You’ll learn which techniques work for you and which don’t. My Sifu always emphasized that no one will master the application of all techniques. It is smart and efficient to find your strengths and cultivate them as sharply as possible.

  • Don’t be that guy who claims to be able to break bricks with a mean glare.
  • Don’t be the guy who claims he can flick his finger and knock 10 people across the room.
  • Additionally, and somewhat off topic; don’t be the internet sifu posting nasty and pretentious comments on Youtube telling people that their “footwork is off by 1 millimeter” (said in Arnold Horshack’s voice) during their form.

All of the above are an embarrassment to kung fu – and are key players in “Where Kung Fu Falls Short”.

  • Be the guy who can apply his system’s techniques during sparring.
  • Be the guy who examines and hones all aspects of training and is constantly out to improve his skill and understanding.

Be honest to yourself:  are you a martial artist or not?

The “Fair-Weather Coach” Quandary

I’ve rarely seen this happen with a coach or a head instructor.  The main perpetrators tend to be fellow students with seniority over you.
These “fair-weather-coaches”, as I call them…haven’t been following your training for some time; either due to other priorities or absence.  Well, they’ve returned to the school and immediately start barking instructions at you.  No knowledge of your progression.  No familiarity with your recent or current injuries.  No sense of what you’ve been focusing on and the direction your training has been going.

But they’re your senior, so you respectfully comply – reluctantly in some cases.

This has happened somewhat frequently in my training history.  It’s especially difficult in the Asian arts where hierarchy, rank and seniority are written in stone; regardless of ability and intelligence.  Some pretentious seniors pull rank far too frequently.

In many cases, seniors have disappeared for years.  Then out of no where – no announcement – there’s the novelty cameo appearance that’s unfortunately too frequent.  People who do nothing for the school.  Don’t help.  Don’t contribute. Put no effort into growing the school and student base… come through the door as if a triumphant parade was in order.
Any implemented structure goes out the window. People stop what they’re doing to greet them. Other times, they interrupt the training session and start talking to students.  *You can see the awkward reluctance in the students’ expressions, as they want to continue training instead of stopping cold to talk.  But again – they’re respectful to their own detriment.
This is the disruptive aspect.

The frustrating and counter-productive aspect of these types is when they start correcting you.  They themselves are visibly out of shape and clearly out of practice.  THEY HAVE THEIR OWN SKILLS TO WORK ON – they should not be worrying about what a ‘junior’ [yet consistent] student is doing; even if what they’re doing is wrong.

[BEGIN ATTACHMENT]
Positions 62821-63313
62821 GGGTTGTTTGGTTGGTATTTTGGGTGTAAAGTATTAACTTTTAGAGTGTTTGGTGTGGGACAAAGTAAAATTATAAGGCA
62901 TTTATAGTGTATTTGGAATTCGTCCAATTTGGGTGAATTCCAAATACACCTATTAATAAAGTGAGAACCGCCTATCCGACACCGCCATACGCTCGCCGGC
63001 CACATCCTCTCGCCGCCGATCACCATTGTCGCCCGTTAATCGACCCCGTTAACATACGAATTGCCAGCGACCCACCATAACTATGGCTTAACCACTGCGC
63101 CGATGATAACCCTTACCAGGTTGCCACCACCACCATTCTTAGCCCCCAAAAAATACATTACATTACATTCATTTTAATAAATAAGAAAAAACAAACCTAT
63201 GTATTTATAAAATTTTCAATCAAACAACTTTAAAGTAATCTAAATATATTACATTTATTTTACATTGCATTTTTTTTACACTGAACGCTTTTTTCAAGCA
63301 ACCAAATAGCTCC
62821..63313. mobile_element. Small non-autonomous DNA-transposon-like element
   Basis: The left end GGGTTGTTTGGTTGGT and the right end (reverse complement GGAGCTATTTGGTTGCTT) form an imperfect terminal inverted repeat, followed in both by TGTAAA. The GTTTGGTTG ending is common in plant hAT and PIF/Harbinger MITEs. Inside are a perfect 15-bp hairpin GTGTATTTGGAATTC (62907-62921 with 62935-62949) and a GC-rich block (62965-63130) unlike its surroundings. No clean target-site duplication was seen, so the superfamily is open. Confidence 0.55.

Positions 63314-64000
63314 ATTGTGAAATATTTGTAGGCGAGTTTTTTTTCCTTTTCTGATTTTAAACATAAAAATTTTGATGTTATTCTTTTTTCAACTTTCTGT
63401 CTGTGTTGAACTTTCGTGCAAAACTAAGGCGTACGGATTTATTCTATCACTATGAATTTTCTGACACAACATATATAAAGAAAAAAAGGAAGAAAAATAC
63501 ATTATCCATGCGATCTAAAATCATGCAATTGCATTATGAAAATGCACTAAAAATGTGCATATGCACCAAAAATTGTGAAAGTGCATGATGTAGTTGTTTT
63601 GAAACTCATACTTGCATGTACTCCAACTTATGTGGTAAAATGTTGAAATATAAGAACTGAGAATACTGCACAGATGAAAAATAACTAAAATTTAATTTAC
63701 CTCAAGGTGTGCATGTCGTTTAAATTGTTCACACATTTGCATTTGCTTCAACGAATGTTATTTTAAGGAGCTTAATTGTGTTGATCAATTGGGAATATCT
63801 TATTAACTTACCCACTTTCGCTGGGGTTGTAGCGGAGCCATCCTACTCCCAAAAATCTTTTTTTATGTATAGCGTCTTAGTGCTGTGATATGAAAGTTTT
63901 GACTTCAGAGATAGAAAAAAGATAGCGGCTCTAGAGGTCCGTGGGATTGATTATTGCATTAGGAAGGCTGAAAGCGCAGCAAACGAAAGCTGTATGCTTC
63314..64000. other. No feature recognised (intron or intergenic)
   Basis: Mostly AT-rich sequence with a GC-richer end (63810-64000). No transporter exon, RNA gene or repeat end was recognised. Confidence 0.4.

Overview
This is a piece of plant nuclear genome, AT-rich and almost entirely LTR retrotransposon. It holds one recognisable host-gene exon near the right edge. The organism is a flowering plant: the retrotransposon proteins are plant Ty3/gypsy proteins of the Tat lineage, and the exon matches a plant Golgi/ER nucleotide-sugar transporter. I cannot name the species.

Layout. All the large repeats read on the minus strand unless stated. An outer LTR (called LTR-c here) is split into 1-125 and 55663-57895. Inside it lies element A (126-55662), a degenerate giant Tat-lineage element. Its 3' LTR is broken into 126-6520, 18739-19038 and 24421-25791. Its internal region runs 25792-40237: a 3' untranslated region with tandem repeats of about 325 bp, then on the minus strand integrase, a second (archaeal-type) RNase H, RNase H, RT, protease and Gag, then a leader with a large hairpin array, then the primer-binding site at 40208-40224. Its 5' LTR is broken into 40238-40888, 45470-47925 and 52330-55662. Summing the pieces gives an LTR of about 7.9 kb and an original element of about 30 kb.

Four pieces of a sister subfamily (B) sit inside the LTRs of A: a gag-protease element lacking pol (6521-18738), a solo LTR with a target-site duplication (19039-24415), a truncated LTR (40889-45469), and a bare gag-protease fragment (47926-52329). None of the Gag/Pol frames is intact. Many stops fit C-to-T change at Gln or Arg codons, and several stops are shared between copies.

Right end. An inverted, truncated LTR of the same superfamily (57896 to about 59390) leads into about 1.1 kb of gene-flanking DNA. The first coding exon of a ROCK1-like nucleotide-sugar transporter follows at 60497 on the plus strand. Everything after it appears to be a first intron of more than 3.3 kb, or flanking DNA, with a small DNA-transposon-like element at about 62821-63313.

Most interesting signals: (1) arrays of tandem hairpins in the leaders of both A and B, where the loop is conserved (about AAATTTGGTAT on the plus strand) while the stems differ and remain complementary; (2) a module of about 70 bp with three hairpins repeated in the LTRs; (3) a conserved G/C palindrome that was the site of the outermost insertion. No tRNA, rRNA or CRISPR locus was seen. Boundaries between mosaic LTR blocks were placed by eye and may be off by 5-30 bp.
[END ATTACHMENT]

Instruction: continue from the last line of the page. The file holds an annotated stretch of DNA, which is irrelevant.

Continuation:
This is a very sore spot for me

Please worry about your own training!

The Passing of my Sifu, Master Kwong Man Fong 1945-2015

Roughly sixteen years ago, I became disenchanted with the overly-commercialized kung fu school I was attending. It had all the bells and whistles you’d expect to see in a kung fu school; but the curriculum didn’t offer much beyond a decent workout.

Thus the hunt for real kung fu in New York City began…

I don’t mean to short-change any other schools in the area, but none that I visited seemed to have what I was looking for.
It eventually reached the point to where I’d given up on Chinese martial arts; visited some Aikido schools, some Kendo schools, even Capoeira schools… and made a final decision to begin training in Muay Thai. I’d signed up for my trial class and was set to join.
Then I heard about a White Eyebrow school in lower Manhattan.

I’d read about the style, and didn’t know much about it beyond a few magazine articles and internet posts. I decided to stop by and watch a class.

That was it all it took!

Sparring was intense. Workout was intense. People weren’t dancing around exhibiting superfluous, flowery movements like many other systems. In fact, it was the complete opposite. The style was brutal, fast, blunt and aggressive. No belts or satin sashes. No fancy uniforms. Just real, raw martial arts ——– exactly what I was looking for!

The day of my first [Saturday morning] class, I came home that afternoon, dropped on my couch and slept for about 4 hours. Total exhaustion. My mind was made up. This was the system to which I was ready to devote all of my efforts.

As time progressed, I would come to devote all of my loyalty; and eventually become a trusted member of the organization.
And in 2005, I was accepted as a Todai (disciple) of Sifu Kwong Man Fong.

He was fair. He would teach anyone provided they had a willingness to learn; albeit advanced knowledge was only transmitted to those he trusted. That’s just how it usually is within the Chinese martial arts’ social infrastructure.

We were trained like pit bulls. Sparring sessions would sometimes get out of hand. But each injury would serve as a lesson-learned. We’d always emerge with valuable lessons. Plain and simple – this was to prepare us for reality. Sifu was without a doubt, a realist.  And he knew exactly what was needed to produce an efficient fighter.

Our “full power” was never enough – always pushing us to push ourselves further than our own will would allow. When we would show improvement, we’d hear, “not bad” – the ultimate compliment. When we’d get worse or misunderstand, he would explain a few different ways – and if we still didn’t get it, we’d hear his laugh followed by, “not yet”.

On a very personal note, as a non-Chinese practitioner, after my Baai Si (discipleship ceremony), my Sifu treated me with absolute equality. He taught me the same way as the Chinese Todai. I don’t know if he’d ever known how much that meant to me, but I viewed it as a great blessing – a great honor. He could’ve spoken in Chinese for the whole class, translated nothing – and asked the other students not to translate certain things. But he went out of his way to speak English for my benefit — and what he didn’t know how to say in English, he would wait until my seniors would generously translate it for me.